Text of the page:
Wednesday, April 20
Meet a Let's Create LIVE! Design Challenger: Angela Daniels
Angela Daniels is the latest designer to be appearing at our Let's Create LIVE! event! We are so happy to have this bright and talented designer join our live show as part of our Let's Create LIVE Designer Challenge!
Angela really does do it all! She's a goddess of crafts and culinary challenges! On her blog, you can follow all her cooking and baking adventures as she aspires to domestic perfection! She shares all kinds of fun adventures in the kitchen with a twist of crafty inspiration!
As a Lead Fisk-a-teer for Fiskars®, Angela also has her own Fiskateer Crafting Ambassador blog where she shares with the Fiskars® community lots of fun projects, challenges, tips, and videos! Since Angela is a former 9-5 corporate trainer, it's only natural that she loves to educate and inspire others to achieve success in their creativity!
Here's just a sampling of some of the wonderful projects Angela has completed recently. Paper crafts, painting, jewelry, sewing...is there anything this lady can't do?
We wanted to get to know Angela more and find out where she gets her inspiration! Enjoy!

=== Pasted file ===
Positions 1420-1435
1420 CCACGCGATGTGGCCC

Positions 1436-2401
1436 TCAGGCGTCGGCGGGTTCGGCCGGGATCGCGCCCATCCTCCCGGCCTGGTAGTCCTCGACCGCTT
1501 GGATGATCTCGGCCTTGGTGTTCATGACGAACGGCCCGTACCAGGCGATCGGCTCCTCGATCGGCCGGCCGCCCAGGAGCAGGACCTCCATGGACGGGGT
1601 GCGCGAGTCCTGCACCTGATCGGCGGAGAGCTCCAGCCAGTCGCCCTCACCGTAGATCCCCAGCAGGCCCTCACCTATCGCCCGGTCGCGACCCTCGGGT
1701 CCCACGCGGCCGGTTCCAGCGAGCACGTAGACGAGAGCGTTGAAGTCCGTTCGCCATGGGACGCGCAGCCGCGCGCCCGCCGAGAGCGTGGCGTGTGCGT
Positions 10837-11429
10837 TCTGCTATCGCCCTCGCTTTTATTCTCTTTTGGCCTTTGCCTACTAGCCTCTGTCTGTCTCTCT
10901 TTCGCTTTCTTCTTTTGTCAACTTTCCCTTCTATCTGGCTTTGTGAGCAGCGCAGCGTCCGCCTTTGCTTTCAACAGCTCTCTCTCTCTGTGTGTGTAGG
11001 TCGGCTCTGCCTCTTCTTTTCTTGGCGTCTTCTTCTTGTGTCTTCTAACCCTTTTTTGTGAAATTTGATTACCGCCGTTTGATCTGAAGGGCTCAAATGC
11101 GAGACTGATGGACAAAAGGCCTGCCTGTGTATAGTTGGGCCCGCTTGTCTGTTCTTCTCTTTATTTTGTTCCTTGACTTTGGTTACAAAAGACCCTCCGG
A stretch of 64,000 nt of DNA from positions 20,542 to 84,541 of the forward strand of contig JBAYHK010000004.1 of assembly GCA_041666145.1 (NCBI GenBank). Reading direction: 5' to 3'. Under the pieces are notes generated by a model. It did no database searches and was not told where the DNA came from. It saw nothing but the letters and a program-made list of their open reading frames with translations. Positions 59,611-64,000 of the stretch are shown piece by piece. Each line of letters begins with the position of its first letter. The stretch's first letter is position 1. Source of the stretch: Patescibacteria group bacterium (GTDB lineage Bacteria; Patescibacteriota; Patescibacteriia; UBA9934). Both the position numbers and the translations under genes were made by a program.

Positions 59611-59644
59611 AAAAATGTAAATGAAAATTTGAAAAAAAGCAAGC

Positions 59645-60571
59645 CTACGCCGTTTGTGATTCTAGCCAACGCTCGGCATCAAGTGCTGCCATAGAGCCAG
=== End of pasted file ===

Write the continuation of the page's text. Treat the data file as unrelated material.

1. You aspire to be like the perfect 1950's housewife? What kind of success have you had with that and have you had any major FAILS along the way?
Last year, I happened to catch the trailer for "Julie and Julia" and, while it
seemed like exactly the kind of movie I generally don't go see (I'm more of a
Fight Club/Pulp Fiction/Cohen Brothers kind of girl), the concept of cooking
straight through a cookbook captured my imagination. Since I come from a long
legacy of artistic women who eschewed the idea of spending time in the
kitchen, I knew I had neither the talent or patience for someone of Julia
Child's caliber but I did happen to have the funny, tongue-in-cheek cookbook
by Amy Sedaris titled "Hospitality Under the Influence" which fit my
personality (and lack of cooking skills) so much better. Amy also has a
fondness for vintage style gowns as I do, so I thought donning a vintage prom
dress or two and following along with her simple recipes would be a good
spoof on all the food blogs out there that are meant for serious cooks who